Jealousy leads to shameless degradation.
Jealousy 344 It is impossible to picture to oneself the shame and moral degradation to which the jealous man can descend without a qualm of conscience. Dostoevsky, The Brothers Karamazov.

Thomas Jefferson was versatile.
Jefferson 430 JFK: “This is the most extraordinary collection of talent [American Nobel Prize winners] …that has ever been gathered together at the White House—with the possible exception of when Thomas Jefferson dined alone.” Sorenson, Kennedy.

Jefferson was a universal man.
264 Thomas Jefferson…was the typical universal man of the eighteenth century, linguist, scientist, agriculturist, educator, town planner and architect…love of music, the management of horses…. Clark, Civilization.

Jesus used techniques of modern advertising.
Jesus 18 Bruce Barton…who had discovered two decades earlier that Jesus, too, was an advertising man. Blum, V Was for Victory

The essence of being a Jew is suffering.
Jews 82 “I think a Jew is a Jew…because he suffers.” Blum, V Was for Victory

The history of the Jews.
Jews 146 The story of the Jews since the Dispersion is one of the epics of European history: Driven from their natural home by the Roman capture of Jerusalem (70 AD), and scattered by flight and trade among all the nations and to all continents; persecuted and decimated by the adherents of the great religions--Christianity and Mohammedanism--which had been born of their scriptures and their memories; barred by the feudal system from owning land, and by the guilds from taking part in industry; shut up within congested ghettos...mobbed by the people and robbed by the kings; building with their finance and trade the towns and cities indispensable to civilization; outcast and excommunicated, insulted and injured;--yet, without any political structure, without any legal compulsion to social unity, without even a common language, this wonderful people has maintained itself in body and soul, has preserved its racial and cultural integrity, has guarded with jealous love its oldest rituals and traditions, has patiently and resolutely awaited the day of its deliverance, and has emerged greater in number than ever before, renowned in every field for the contributions of its geniuses, and triumphantly restored, after two thousand years of wandering, to its ancient and unforgotten home. Will Durant, The Story of Philosophy, Spinoza.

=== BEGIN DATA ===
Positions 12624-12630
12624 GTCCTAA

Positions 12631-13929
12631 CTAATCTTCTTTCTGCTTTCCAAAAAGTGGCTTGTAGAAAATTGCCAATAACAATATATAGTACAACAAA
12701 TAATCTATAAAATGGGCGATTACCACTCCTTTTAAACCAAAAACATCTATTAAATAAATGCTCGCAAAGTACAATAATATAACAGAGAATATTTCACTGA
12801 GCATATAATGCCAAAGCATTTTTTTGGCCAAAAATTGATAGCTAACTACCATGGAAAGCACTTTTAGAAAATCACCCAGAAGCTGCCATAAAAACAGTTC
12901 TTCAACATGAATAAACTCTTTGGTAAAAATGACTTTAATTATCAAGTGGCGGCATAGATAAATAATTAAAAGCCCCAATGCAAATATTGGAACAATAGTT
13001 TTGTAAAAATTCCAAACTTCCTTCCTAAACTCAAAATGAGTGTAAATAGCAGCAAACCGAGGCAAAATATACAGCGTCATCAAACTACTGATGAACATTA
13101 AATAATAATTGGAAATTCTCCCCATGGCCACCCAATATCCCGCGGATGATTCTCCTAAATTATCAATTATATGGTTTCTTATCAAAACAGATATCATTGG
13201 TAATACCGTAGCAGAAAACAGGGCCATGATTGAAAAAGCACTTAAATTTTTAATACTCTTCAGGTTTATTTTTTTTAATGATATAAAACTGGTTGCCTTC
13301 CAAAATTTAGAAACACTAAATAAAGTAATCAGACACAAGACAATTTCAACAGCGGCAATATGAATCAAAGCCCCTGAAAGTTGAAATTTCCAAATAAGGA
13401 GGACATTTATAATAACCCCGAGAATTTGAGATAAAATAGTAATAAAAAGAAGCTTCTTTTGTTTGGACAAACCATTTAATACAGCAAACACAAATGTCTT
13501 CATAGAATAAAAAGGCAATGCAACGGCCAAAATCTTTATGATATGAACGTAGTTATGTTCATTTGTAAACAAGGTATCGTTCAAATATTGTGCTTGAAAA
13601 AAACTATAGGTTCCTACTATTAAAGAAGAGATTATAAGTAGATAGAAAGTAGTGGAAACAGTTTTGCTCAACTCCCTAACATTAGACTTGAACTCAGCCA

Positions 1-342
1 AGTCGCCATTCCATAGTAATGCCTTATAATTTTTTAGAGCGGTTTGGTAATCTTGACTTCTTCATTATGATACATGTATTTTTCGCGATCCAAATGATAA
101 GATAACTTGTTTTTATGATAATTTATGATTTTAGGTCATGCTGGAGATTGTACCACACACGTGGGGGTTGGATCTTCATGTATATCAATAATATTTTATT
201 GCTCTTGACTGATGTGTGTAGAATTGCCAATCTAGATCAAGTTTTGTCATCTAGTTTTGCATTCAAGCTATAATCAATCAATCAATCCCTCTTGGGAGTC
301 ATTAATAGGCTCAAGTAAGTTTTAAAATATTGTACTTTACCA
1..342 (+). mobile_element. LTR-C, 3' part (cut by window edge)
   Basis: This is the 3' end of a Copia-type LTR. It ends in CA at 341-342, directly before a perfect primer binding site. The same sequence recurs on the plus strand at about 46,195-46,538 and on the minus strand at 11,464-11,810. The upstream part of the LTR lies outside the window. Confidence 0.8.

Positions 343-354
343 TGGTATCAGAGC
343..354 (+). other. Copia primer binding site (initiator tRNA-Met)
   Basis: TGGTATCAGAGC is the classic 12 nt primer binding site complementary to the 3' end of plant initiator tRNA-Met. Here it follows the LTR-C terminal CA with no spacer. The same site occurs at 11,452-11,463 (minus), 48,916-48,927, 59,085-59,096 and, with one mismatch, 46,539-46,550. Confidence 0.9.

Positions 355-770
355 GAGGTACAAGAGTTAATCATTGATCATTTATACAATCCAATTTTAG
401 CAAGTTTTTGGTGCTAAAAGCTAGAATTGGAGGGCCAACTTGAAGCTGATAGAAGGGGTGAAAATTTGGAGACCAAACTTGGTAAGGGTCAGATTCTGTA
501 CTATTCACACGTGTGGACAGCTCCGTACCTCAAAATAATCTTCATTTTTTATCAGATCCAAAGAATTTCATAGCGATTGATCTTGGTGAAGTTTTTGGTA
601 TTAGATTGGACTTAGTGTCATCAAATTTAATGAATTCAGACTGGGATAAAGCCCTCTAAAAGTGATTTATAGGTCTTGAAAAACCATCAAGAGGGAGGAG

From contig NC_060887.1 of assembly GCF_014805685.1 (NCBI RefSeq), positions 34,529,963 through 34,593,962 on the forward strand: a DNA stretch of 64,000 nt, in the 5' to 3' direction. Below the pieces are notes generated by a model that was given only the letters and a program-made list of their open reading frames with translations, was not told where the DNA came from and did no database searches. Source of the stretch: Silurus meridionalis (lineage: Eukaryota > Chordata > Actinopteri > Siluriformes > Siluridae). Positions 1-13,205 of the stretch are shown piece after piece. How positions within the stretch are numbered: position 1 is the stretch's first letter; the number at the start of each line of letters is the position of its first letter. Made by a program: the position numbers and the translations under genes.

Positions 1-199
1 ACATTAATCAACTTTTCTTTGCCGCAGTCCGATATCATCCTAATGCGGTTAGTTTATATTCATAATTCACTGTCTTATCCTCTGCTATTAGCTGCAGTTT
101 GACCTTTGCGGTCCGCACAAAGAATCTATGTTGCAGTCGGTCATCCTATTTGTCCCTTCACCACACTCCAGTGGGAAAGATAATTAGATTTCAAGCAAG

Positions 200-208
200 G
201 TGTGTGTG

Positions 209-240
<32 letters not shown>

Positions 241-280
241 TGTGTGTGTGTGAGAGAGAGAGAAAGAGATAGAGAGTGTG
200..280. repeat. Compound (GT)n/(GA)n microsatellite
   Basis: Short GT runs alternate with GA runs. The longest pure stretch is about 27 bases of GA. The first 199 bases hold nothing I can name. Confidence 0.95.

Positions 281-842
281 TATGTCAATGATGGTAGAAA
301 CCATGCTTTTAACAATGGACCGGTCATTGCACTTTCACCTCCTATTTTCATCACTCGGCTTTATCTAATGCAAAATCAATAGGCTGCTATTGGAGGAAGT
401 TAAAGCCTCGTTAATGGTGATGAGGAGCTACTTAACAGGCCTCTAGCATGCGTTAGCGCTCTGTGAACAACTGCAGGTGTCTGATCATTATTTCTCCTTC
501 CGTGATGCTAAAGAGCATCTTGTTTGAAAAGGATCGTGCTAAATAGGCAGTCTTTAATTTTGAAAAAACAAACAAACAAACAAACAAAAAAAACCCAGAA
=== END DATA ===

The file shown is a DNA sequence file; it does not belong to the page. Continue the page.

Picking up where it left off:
The Jews survived because of hatred and persecution.
Jews 165 Spinoza: The Jews have survived chiefly because of Christian hatred of them; persecution gave them the unity and solidarity necessary for continued racial existence; without persecution they might have mingled and married with the peoples of Europe, and been engulfed in the majorities with which they were everywhere surrounded. Will Durant, The Story of Philosophy, Spinoza.

Joseph Alsop said that JFK was a Stevenson with courage and panache [vigor].
JFK 24 Joseph Alsop on JFK: “Isn’t he marvelous—a Stevenson with balls!” Halberstam, The Best and the Brightest.